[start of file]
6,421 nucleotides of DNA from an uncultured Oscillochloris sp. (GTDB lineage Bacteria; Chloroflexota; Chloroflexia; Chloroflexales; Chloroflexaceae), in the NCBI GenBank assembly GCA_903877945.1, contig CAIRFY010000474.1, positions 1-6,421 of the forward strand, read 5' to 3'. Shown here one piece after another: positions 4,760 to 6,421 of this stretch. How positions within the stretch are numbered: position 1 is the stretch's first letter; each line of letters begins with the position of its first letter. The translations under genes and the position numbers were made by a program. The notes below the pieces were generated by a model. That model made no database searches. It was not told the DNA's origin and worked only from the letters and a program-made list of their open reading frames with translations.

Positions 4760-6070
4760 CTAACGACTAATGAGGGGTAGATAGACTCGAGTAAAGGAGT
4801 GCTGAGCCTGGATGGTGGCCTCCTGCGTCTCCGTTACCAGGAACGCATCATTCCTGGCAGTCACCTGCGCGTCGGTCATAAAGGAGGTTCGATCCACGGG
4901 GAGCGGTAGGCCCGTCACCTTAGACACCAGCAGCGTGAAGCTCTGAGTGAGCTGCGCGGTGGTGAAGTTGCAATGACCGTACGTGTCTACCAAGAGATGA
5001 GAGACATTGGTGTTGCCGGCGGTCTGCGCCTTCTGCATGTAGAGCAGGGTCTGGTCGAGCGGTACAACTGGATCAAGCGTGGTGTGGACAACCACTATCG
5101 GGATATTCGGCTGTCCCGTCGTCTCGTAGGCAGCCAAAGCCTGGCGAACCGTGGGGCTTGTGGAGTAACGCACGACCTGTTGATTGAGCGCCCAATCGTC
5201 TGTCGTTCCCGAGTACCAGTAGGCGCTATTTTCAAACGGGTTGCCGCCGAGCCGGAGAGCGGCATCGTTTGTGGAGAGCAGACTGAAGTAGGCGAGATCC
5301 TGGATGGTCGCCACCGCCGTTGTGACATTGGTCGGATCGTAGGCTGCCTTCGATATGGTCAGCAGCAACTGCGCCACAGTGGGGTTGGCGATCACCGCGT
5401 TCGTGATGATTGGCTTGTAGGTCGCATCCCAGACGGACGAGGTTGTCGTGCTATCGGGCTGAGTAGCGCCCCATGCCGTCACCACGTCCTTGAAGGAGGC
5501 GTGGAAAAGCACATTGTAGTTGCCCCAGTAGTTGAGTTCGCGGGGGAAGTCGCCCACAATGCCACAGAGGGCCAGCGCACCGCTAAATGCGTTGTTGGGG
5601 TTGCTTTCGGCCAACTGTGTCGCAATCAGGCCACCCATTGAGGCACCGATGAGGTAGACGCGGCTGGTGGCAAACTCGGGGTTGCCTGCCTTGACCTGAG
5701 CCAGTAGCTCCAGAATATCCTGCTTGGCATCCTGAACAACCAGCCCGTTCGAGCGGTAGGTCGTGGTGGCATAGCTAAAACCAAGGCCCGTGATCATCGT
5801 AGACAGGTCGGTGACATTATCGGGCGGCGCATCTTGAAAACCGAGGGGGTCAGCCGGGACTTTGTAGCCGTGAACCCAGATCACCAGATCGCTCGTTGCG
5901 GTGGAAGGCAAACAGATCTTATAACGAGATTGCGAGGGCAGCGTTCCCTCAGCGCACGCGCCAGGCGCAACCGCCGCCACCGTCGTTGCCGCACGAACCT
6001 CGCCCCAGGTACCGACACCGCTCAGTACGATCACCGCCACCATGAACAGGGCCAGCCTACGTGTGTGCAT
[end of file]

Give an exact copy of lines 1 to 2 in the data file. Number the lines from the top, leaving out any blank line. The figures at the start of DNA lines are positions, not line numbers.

6,421 nucleotides of DNA from an uncultured Oscillochloris sp. (GTDB lineage Bacteria; Chloroflexota; Chloroflexia; Chloroflexales; Chloroflexaceae), in the NCBI GenBank assembly GCA_903877945.1, contig CAIRFY010000474.1, positions 1-6,421 of the forward strand, read 5' to 3'. Shown here one piece after another: positions 4,760 to 6,421 of this stretch. How positions within the stretch are numbered: position 1 is the stretch's first letter; each line of letters begins with the position of its first letter. The translations under genes and the position numbers were made by a program. The notes below the pieces were generated by a model. That model made no database searches. It was not told the DNA's origin and worked only from the letters and a program-made list of their open reading frames with translations.

Positions 4760-6070